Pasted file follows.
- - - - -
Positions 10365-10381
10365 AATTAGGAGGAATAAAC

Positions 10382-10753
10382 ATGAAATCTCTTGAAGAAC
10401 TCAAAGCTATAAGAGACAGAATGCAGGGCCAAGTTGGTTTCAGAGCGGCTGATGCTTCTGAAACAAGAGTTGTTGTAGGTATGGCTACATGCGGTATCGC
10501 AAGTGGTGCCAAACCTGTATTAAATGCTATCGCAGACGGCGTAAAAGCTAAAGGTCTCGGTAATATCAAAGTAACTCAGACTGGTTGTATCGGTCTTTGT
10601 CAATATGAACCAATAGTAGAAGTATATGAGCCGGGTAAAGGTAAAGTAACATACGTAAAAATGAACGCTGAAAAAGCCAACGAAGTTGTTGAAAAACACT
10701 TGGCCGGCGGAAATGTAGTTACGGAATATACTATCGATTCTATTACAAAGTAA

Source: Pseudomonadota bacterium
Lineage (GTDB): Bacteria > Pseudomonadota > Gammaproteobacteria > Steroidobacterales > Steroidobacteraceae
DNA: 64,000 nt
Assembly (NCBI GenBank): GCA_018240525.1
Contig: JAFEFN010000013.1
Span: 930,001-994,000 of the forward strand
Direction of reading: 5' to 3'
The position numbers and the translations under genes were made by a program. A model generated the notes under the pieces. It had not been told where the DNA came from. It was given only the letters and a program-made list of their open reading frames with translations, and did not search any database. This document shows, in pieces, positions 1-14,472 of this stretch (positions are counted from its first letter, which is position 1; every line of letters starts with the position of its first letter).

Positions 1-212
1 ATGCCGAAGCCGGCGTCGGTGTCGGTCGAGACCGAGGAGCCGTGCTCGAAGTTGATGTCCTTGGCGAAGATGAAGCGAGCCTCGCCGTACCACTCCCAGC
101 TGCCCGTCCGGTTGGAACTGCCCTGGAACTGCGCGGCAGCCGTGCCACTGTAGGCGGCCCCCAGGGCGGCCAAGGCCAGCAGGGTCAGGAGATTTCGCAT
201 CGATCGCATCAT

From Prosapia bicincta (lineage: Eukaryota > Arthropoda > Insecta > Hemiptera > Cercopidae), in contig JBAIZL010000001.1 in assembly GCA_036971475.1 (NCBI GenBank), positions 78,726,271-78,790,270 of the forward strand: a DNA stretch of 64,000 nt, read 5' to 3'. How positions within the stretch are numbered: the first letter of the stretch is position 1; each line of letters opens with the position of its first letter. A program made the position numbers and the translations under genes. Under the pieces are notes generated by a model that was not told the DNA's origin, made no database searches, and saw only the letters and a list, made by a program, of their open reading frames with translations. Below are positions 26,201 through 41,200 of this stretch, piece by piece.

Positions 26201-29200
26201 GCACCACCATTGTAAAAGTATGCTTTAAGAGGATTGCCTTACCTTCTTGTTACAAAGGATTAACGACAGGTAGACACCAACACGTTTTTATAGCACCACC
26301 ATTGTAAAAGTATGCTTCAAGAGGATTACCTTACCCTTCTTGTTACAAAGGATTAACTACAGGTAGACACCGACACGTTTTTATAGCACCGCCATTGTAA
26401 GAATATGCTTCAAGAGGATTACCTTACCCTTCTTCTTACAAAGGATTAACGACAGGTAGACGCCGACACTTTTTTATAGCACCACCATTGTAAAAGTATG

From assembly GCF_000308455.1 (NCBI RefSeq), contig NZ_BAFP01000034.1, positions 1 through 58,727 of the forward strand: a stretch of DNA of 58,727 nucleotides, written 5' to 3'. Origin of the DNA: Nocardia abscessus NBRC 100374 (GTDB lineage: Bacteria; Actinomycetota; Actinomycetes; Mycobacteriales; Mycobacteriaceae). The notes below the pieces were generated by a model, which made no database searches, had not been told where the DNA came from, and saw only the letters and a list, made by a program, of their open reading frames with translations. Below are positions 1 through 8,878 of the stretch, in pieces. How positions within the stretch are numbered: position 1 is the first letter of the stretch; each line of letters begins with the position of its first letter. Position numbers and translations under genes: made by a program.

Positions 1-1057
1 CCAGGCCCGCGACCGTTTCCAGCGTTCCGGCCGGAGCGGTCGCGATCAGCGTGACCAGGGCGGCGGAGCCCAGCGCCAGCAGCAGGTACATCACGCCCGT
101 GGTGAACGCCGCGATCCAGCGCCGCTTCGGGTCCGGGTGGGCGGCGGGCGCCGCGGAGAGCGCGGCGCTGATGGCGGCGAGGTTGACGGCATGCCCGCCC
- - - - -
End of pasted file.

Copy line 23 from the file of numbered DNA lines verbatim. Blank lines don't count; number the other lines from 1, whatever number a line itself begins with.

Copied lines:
26201 GCACCACCATTGTAAAAGTATGCTTTAAGAGGATTGCCTTACCTTCTTGTTACAAAGGATTAACGACAGGTAGACACCAACACGTTTTTATAGCACCACC